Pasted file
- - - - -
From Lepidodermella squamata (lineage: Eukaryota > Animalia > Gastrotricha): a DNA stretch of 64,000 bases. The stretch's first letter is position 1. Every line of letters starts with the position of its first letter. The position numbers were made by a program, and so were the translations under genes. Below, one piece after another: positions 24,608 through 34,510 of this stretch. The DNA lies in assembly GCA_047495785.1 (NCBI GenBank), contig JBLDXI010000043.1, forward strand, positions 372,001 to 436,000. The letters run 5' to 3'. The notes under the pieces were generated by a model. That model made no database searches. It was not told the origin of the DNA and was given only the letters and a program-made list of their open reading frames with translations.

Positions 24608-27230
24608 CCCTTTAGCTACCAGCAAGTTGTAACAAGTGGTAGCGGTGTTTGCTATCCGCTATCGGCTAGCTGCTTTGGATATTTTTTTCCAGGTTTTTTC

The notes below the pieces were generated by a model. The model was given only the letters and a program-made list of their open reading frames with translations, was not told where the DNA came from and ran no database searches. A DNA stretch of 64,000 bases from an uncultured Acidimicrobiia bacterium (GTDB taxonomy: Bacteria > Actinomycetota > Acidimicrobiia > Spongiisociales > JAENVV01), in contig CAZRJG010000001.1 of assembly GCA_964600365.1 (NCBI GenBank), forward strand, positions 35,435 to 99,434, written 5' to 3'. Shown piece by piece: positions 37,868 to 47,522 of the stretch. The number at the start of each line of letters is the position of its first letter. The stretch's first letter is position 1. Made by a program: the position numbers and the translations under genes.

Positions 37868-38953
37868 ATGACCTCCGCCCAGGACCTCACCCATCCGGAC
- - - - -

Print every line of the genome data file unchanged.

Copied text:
From Lepidodermella squamata (lineage: Eukaryota > Animalia > Gastrotricha): a DNA stretch of 64,000 bases. The stretch's first letter is position 1. Every line of letters starts with the position of its first letter. The position numbers were made by a program, and so were the translations under genes. Below, one piece after another: positions 24,608 through 34,510 of this stretch. The DNA lies in assembly GCA_047495785.1 (NCBI GenBank), contig JBLDXI010000043.1, forward strand, positions 372,001 to 436,000. The letters run 5' to 3'. The notes under the pieces were generated by a model. That model made no database searches. It was not told the origin of the DNA and was given only the letters and a program-made list of their open reading frames with translations.

Positions 24608-27230
24608 CCCTTTAGCTACCAGCAAGTTGTAACAAGTGGTAGCGGTGTTTGCTATCCGCTATCGGCTAGCTGCTTTGGATATTTTTTTCCAGGTTTTTTC

The notes below the pieces were generated by a model. The model was given only the letters and a program-made list of their open reading frames with translations, was not told where the DNA came from and ran no database searches. A DNA stretch of 64,000 bases from an uncultured Acidimicrobiia bacterium (GTDB taxonomy: Bacteria > Actinomycetota > Acidimicrobiia > Spongiisociales > JAENVV01), in contig CAZRJG010000001.1 of assembly GCA_964600365.1 (NCBI GenBank), forward strand, positions 35,435 to 99,434, written 5' to 3'. Shown piece by piece: positions 37,868 to 47,522 of the stretch. The number at the start of each line of letters is the position of its first letter. The stretch's first letter is position 1. Made by a program: the position numbers and the translations under genes.

Positions 37868-38953
37868 ATGACCTCCGCCCAGGACCTCACCCATCCGGAC